Figure 2. After 3 years, fundus photographs and optical coherence tomography of the right (A and C) and left (B and D) eyes showed basal diameter enlargement of 1 to 2 mm without decalcification or photoreceptor atrophy on optical coherence tomography. Visual acuity was preserved in both eyes.
The natural course and visual prognosis of choroidal osteoma at 10 years reveal that this benign tumor can show enlargement in 51%, decalcification in 46%, visual acuity loss of 3 or more lines in 45%, and poor visual acuity of 20/200 or worse in 56%.3 Other less common features include subretinal hemorrhage and subretinal fluid associated with choroidal neovascular membrane, occurring in 30% of cases.1 If there is decalcification in the area of the macula, poor visual acuity results, usually due to photoreceptor atrophy.4 However, a decalcified border of a tumor shows little to no growth in that direction and thus results in the stabilization of the tumor scar.3
In a comprehensive report of 74 cases of choroidal osteomas by Shields et al., the estimated growth rate was 0.37 mm per year and growth was mostly uniform.3 Growth was not detected along a decalcified margin, but the remainder of the calcified tumor was at risk for growth. Although decalcified areas have been correlated to tumor stability, it is negatively associated with vision. The same authors showed patients with subfoveolar choroidal osteoma are at risk for poor visual outcome (< 20/200) if the tumor is decalcified (48%) versus calcified (22%).3 Further, decalcification imparts a relative risk of 3.6 for final visual acuity of 20/200 or worse, especially when subfoveolar as seen in our patient.3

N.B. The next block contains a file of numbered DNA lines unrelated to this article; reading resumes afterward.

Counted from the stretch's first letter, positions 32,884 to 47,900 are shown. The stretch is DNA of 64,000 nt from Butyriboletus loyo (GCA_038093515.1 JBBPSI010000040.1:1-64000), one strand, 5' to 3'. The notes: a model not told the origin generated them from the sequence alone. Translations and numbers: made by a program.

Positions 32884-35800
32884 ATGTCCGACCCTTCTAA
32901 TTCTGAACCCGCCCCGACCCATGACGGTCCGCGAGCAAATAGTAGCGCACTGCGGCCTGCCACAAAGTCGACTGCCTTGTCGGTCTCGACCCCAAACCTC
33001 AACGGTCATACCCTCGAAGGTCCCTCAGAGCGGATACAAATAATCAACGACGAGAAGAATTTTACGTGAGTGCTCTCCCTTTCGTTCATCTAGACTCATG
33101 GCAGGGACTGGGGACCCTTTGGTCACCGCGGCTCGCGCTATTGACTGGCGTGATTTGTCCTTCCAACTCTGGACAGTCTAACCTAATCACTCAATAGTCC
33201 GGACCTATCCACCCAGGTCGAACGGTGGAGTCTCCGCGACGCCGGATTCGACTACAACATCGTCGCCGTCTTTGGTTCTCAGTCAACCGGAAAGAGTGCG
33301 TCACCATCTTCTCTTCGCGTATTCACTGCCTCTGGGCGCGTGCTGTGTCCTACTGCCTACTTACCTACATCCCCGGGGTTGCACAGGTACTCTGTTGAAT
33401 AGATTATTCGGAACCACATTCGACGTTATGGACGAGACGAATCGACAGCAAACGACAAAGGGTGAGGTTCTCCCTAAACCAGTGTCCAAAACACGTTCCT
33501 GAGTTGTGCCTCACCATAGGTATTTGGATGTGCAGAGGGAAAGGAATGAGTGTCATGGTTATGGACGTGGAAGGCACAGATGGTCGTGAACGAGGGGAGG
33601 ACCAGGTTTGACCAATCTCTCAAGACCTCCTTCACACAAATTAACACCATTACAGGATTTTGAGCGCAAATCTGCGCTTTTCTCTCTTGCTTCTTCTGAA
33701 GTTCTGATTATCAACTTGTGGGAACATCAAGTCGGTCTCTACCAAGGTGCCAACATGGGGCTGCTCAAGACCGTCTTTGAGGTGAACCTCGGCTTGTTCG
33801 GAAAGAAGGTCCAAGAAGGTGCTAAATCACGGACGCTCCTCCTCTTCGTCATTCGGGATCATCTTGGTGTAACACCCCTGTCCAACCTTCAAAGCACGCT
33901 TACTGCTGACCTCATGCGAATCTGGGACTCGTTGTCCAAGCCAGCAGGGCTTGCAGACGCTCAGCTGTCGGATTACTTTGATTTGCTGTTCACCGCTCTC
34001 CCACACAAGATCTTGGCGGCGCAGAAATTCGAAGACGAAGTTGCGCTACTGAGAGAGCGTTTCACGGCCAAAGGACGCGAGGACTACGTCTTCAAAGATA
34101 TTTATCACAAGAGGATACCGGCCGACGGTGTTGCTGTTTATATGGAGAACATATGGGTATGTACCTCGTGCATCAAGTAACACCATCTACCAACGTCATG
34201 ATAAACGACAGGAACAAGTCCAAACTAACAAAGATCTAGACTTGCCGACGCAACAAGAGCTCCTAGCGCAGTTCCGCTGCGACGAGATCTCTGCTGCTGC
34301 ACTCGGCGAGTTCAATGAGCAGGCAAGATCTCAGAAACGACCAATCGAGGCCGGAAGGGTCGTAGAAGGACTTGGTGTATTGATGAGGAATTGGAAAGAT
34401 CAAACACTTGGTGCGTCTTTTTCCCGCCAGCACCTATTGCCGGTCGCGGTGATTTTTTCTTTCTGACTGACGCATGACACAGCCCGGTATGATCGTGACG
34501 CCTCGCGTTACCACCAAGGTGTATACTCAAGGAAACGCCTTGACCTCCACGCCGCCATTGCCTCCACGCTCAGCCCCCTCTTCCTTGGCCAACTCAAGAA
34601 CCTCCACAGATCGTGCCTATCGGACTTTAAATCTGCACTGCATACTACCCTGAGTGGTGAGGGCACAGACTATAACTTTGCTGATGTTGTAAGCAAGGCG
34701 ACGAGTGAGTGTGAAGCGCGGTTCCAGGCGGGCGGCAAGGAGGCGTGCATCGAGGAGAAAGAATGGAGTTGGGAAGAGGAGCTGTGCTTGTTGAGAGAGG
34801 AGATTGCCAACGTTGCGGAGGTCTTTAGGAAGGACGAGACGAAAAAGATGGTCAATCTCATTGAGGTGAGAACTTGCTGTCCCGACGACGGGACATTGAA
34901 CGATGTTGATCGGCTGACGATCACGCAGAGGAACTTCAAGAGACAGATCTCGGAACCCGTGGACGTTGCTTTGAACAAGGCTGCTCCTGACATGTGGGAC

OCT has been evaluated in a series of 22 eyes with choroidal osteoma and revealed that the inner and outer retina was intact overlying calcified portions of choroidal osteoma but the retina was thinned with photoreceptor loss over decalcified portions.5 By OCT, the decalcified portion specifically demonstrated tumor surface irregularity and overlying retinal pigment epithelium atrophy with outer retinal layer atrophy and intact inner layers.5 Despite knowing the effects of tumor decalcification on the overlying retina, there has not been any proven method of maintaining calcification of subfoveolar choroidal osteomas. In contrast to intraocular osseous tumors, however, calcium supplements have been proven to maintain bone calcification, especially in children.6,7 Further, they have also been shown to cause a decrease in bone resorption markers, bone formation markers, and parathyroid hormone levels, reflecting an overall reduction in bone turnover rate that did not persist after calcium withdrawal.7 Our patient was given the recommended daily calcium intake for children with the hopes that the effects of calcium supplementation on decreasing overall bone turnover may extend to intraocular osseous tissue. On the other hand, laser photocoagulation and photodynamic therapy have been proven to induce decalcification and this approach can be employed to halt further subfoveal growth of an extrafoveal choroidal osteoma.4,8